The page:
Is there room for more?
At its highest point in history, membership levels at the National Association of Realtors (NAR) hit 1.37 million in October of 2006, and has declined by nearly 30 percent, yet in states like Arizona, the number of Realtors per capita is tremendously high. Although membership levels change seasonally, and they are currently stable, and even rising in some months recently, it is an interesting study to look at membership levels more locally.
According to NAR, the top 10 states with the most Realtors per capita are:
- Arizona, where 1 in every 168 residents is a Realtor
- Hawaii, where 1 in every 173 residents is a Realtor
- Florida, where 1 in every 175 residents is a Realtor
- D.C., where 1 in every 193 residents is a Realtor
- Nevada, where 1 in every 200 residents is a Realtor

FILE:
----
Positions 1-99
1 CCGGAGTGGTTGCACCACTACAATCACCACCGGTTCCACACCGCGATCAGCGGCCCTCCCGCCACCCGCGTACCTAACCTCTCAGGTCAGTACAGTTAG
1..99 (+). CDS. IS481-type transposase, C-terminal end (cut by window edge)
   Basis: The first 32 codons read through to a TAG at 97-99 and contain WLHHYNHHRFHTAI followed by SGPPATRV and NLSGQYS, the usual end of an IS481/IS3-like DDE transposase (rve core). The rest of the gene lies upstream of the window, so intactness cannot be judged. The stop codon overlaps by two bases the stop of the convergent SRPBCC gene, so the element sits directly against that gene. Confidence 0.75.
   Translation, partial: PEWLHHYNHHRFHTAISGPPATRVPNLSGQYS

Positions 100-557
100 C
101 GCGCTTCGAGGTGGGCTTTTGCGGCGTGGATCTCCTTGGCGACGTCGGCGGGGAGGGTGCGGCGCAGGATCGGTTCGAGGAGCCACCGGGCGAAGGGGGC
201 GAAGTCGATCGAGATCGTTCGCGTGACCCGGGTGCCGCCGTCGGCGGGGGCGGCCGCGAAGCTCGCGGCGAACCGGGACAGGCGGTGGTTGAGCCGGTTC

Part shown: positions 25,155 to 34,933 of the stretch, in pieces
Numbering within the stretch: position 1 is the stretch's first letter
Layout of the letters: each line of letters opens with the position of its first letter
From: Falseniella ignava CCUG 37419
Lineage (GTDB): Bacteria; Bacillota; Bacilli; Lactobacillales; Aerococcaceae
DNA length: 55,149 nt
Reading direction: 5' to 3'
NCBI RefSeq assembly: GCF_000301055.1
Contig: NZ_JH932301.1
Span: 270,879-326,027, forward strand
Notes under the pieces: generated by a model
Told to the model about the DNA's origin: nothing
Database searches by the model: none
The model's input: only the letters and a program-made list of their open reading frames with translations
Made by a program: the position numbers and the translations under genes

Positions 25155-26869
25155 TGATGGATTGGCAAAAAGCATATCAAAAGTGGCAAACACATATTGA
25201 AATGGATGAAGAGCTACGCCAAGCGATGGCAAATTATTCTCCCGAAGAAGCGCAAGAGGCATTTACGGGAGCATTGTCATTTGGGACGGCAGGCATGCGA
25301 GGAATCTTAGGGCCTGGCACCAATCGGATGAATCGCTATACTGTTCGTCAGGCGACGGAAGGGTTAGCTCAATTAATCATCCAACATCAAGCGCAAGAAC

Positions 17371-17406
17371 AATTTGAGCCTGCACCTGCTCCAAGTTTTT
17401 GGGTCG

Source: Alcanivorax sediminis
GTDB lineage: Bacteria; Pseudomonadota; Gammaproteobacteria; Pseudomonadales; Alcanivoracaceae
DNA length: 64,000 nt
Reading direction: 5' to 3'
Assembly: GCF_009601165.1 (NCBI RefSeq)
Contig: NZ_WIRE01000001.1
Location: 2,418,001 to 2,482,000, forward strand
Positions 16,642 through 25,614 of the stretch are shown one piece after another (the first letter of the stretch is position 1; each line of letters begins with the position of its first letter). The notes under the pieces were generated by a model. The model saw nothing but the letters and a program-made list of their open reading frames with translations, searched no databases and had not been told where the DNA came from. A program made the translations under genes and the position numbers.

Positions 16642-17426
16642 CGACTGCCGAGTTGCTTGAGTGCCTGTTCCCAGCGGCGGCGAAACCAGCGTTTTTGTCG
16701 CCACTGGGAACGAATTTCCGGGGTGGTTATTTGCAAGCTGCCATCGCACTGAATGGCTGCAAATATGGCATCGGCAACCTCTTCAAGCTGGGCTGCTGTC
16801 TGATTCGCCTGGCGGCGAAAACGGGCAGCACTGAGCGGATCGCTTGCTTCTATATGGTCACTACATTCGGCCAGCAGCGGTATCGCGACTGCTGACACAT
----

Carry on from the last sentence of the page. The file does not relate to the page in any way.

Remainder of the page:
- New Jersey, where 1 in every 201 residents is a Realtor
- Connecticut, where 1 in every 229 residents is a Realtor
- California, where 1 in every 241 residents is a Realtor
- Colorado, where 1 in every 257 residents is a Realtor
- Idaho, where 1 in every 267 residents is a Realtor
Each state has a unique reason for being so highly populated with Realtors, but the most common reason is opportunity. Some would argue that with numbers like these, educational standards and even apprenticeship should be required to protect consumers from the fly by night hobbyist Realtor, while others see this as a golden opportunity to recruit in lower population states. Imagine getting a postcard that says, “did you know that Pennsylvania has one of the lowest Realtor density counts? Competition is low, pay is high, call today!”
Realtors care about the density levels because it speaks to the competitiveness of a given state – if the density is high, everyone in the state has a cousin, brother, friend, or pastor who is a Realtor, and procuring new business can be a challenge. Most of all, however, these density numbers are just plain interesting: